Today is the 40th anniversary of The Mother of All Demos presented by Douglas C. Engelbart on December 9th, 1968 at Fall Joint Computer Conference in San Francisco. The demo essentially gave birth to the PC, laying the groundwork for the next four decades of personal computing as well as giving a glimpse of what was to come with the internet. It featured the first public use of a computer mouse, as well as many other new innovations including dynamic file linking, object addressing, hypertext and networked audio and video conferencing.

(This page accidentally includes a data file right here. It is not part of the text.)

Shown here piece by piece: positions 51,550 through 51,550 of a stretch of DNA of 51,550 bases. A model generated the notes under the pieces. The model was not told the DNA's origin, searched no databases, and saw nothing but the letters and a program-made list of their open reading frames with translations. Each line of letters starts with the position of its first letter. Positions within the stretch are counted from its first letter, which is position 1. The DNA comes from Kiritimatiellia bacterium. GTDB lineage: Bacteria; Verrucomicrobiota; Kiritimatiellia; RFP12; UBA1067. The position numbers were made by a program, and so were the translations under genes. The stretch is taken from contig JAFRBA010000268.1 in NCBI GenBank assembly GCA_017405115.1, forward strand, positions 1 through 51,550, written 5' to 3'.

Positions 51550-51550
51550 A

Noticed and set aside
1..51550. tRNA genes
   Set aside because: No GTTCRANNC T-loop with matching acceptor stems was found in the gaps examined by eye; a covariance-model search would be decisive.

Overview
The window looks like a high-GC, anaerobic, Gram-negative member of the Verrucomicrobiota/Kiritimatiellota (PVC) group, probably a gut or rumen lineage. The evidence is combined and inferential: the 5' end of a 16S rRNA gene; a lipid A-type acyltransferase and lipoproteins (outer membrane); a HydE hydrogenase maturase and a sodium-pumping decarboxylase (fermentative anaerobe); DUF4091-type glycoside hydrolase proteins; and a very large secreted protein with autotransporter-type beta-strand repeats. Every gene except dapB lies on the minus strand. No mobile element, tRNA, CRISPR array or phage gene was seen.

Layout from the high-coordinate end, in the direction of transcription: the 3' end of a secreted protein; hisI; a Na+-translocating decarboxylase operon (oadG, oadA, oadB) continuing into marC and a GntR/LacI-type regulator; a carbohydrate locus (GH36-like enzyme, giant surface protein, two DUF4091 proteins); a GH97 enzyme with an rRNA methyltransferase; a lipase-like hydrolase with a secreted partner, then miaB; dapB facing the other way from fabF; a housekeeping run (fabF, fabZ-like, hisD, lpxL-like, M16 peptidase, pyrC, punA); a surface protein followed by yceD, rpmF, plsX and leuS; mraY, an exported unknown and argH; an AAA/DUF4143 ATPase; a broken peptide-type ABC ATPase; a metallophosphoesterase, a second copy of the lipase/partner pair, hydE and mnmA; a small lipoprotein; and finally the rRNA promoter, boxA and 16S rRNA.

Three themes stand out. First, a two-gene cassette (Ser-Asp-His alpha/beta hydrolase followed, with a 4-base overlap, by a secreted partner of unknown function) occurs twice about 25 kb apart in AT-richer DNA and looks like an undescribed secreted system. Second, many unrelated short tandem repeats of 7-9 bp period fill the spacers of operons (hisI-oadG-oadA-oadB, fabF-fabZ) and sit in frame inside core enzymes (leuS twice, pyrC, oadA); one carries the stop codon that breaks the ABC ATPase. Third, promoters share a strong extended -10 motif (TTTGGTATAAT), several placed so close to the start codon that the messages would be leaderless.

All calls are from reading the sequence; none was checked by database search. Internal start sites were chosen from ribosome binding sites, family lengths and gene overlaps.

On December 9, 1968, Douglas C. Engelbart and the group of 17 researchers working with him in the Augmentation Research Center at Stanford Research Institute in Menlo Park, CA, presented a 90-minute live public demonstration of the online system, NLS, they had been working on since 1962. The public presentation was a session in the of the Fall Joint Computer Conference held at the Convention Center in San Francisco, and it was attended by about 1,000 computer professionals. This was the public debut of the computer mouse. But the mouse was only one of many innovations demonstrated that day, including hypertext, object addressing and dynamic file linking, as well as shared-screen collaboration involving two persons at different sites communicating over a network with audio and video interface.